My Deposits: First experience claiming is awful

Hi,

I have just recently got back a property where the damage exceeds the deposit by multiples. The deposit was custodial via My Deposits.

First time for everything and wow the process is poor despite the Tennant not challenging.

  1. Make your claim
  2. Wait 28 days+ for Tennant reposne… no response triggers
  3. Download form for filling
  4. Get a solicitor, magistrate or similar legal body to countersign (paying them a fee if you don’t socialise in those circles)
  5. Upload/email said signed document
  6. Wait another 14 days for further Tennant response

Received my funds apeox 45 days after.

Now, I do support protecting Tennants money from sink landlords. However, I do have written signed consent to take the deposit and plenty of evidence of costs of remedial action to back it up… This process and situation is My Deposits driven and lack of communication from the outgoing tenants.

Any thoughts on how I can avoid this going forward, through Openrent who I like using, but avoiding their My Deposits hook up?

I want to keep it fair for both parties and easy to administer.

2 Likes

I think you will find a similar procedure would apply to other companies too. It’s similar to my previous experiences with the DPS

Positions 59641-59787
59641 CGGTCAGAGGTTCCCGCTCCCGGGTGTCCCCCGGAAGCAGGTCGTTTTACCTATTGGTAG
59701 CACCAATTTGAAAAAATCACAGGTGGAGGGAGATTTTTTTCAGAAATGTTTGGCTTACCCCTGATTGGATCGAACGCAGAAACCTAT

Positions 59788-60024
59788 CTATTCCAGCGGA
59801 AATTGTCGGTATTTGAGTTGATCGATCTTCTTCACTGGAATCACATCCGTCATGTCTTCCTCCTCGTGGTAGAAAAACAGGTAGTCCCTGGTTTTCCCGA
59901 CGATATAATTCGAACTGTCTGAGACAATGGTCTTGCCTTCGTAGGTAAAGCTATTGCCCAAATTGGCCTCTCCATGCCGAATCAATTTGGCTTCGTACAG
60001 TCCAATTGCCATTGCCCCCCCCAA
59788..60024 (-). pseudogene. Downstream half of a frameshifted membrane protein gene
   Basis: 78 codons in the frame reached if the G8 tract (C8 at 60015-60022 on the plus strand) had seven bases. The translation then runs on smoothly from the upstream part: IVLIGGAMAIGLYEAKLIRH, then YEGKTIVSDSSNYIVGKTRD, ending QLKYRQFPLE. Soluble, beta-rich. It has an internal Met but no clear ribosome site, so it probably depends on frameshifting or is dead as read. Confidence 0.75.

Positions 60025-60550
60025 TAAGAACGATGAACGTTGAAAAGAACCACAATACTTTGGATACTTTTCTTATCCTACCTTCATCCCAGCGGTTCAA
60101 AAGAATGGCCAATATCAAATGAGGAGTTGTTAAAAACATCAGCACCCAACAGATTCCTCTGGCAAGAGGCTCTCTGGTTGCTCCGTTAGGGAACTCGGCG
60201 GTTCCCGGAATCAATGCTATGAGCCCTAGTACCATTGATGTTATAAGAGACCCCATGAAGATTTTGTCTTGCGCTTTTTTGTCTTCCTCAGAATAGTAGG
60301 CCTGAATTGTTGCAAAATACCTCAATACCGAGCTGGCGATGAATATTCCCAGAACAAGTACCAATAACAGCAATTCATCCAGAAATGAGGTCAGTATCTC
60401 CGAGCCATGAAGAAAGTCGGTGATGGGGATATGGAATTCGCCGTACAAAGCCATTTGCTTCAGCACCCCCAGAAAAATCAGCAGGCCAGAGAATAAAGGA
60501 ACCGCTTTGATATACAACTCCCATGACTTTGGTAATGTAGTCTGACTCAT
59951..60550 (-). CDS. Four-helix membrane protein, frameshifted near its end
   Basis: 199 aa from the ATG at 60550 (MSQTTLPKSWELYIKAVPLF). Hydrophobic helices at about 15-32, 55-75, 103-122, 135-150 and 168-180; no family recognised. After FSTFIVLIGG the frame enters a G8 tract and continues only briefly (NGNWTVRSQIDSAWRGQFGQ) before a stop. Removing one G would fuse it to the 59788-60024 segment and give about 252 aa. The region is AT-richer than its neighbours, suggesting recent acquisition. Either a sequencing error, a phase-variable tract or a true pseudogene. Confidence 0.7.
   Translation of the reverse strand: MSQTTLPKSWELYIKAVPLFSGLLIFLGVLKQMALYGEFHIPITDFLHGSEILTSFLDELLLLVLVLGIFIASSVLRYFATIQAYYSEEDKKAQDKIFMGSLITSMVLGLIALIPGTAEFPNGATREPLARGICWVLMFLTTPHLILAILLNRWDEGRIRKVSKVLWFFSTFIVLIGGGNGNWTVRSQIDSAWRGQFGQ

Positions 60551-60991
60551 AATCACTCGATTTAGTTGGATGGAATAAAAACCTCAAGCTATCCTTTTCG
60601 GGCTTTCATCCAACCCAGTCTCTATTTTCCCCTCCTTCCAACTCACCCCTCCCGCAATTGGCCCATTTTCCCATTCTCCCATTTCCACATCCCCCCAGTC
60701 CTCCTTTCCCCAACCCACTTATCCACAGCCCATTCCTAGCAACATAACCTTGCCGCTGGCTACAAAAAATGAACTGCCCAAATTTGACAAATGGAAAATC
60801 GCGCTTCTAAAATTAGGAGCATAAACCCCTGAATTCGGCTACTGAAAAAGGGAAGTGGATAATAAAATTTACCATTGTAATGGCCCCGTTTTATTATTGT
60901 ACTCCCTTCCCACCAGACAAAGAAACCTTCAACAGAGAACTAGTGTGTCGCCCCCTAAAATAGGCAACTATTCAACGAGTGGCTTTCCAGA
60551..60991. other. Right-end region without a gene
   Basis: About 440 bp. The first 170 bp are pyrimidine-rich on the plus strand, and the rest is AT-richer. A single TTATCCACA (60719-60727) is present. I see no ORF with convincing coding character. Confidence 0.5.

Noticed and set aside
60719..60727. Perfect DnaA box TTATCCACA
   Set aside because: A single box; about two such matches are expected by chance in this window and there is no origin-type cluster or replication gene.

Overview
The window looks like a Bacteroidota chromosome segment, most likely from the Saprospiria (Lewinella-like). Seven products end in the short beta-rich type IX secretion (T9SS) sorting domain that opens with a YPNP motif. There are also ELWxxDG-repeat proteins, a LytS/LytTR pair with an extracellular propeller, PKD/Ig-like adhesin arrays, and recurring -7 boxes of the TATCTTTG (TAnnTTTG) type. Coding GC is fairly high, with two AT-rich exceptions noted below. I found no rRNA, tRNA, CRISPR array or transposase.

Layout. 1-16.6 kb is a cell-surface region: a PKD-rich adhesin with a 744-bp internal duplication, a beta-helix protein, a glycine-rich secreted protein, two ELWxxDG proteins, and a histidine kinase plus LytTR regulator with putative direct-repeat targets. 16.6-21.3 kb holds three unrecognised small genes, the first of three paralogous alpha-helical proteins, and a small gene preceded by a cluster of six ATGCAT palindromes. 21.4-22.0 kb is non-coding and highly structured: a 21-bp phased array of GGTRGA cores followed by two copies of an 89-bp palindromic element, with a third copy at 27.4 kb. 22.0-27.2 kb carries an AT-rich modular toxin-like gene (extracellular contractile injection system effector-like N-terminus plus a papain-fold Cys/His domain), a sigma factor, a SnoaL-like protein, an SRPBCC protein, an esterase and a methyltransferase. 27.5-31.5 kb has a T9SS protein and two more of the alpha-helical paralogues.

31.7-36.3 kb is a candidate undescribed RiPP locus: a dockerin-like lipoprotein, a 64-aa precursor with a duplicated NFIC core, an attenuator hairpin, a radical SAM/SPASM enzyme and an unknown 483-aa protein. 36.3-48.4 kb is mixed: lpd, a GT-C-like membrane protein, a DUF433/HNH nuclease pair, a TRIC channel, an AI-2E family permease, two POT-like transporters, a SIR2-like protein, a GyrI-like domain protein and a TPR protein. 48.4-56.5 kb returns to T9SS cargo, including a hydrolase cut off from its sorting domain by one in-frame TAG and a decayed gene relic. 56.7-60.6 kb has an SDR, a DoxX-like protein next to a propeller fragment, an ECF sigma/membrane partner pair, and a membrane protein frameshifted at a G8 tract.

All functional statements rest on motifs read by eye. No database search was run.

Firstly protect your property by ensuring you get a guarantor, any gaps in deposit to actual damage costs you can first claim from the tenant and if no joy then the guarantor. Most responsible tenants will address any loss and many will not want you to claim off their guarantors. There are also insurance policies you could consider.

Secondly do regular inspections, any damage can be notified and managed earlier

Thirdly, keep tight records and photo/ video evidence.

Make sure you have communications with your tenant and put read and delivery receipts on your emails. In certain cases all duplicate via 1st class post.

Finally ensure when you initially rent ensure you provide all necessary legal information as this will harm any claims if not completed

You could also ask the tenant to include landlords fixtures and fittings on their home insurance, many companies do this. It helps with damage to, eg, carpets. You of course would need to see the annual policy. Most reputable tenants would have no issue with this optional request.

All these could reduce the gaps in finance and perhaps ease the hassle

1 Like